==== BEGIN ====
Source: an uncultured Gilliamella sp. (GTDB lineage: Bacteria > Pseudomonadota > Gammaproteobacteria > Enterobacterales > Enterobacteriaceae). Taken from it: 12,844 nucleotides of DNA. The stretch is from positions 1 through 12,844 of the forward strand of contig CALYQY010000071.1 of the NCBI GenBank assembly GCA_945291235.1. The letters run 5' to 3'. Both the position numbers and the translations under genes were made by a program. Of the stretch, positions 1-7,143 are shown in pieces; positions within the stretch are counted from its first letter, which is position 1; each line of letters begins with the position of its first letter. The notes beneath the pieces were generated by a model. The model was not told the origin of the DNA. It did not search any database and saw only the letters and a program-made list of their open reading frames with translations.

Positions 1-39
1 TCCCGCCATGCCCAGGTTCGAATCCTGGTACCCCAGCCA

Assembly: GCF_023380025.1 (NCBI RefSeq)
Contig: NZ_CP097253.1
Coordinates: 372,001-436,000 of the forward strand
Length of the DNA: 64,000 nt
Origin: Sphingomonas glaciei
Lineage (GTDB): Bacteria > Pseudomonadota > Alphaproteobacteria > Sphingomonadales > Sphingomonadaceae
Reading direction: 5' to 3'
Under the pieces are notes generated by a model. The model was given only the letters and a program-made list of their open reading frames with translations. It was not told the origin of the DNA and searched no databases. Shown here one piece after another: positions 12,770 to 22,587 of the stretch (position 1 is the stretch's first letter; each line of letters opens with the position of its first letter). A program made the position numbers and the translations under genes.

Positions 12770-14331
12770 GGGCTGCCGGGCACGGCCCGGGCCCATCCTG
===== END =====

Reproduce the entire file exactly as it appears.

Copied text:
Source: an uncultured Gilliamella sp. (GTDB lineage: Bacteria > Pseudomonadota > Gammaproteobacteria > Enterobacterales > Enterobacteriaceae). Taken from it: 12,844 nucleotides of DNA. The stretch is from positions 1 through 12,844 of the forward strand of contig CALYQY010000071.1 of the NCBI GenBank assembly GCA_945291235.1. The letters run 5' to 3'. Both the position numbers and the translations under genes were made by a program. Of the stretch, positions 1-7,143 are shown in pieces; positions within the stretch are counted from its first letter, which is position 1; each line of letters begins with the position of its first letter. The notes beneath the pieces were generated by a model. The model was not told the origin of the DNA. It did not search any database and saw only the letters and a program-made list of their open reading frames with translations.

Positions 1-39
1 TCCCGCCATGCCCAGGTTCGAATCCTGGTACCCCAGCCA

Assembly: GCF_023380025.1 (NCBI RefSeq)
Contig: NZ_CP097253.1
Coordinates: 372,001-436,000 of the forward strand
Length of the DNA: 64,000 nt
Origin: Sphingomonas glaciei
Lineage (GTDB): Bacteria > Pseudomonadota > Alphaproteobacteria > Sphingomonadales > Sphingomonadaceae
Reading direction: 5' to 3'
Under the pieces are notes generated by a model. The model was given only the letters and a program-made list of their open reading frames with translations. It was not told the origin of the DNA and searched no databases. Shown here one piece after another: positions 12,770 to 22,587 of the stretch (position 1 is the stretch's first letter; each line of letters opens with the position of its first letter). A program made the position numbers and the translations under genes.

Positions 12770-14331
12770 GGGCTGCCGGGCACGGCCCGGGCCCATCCTG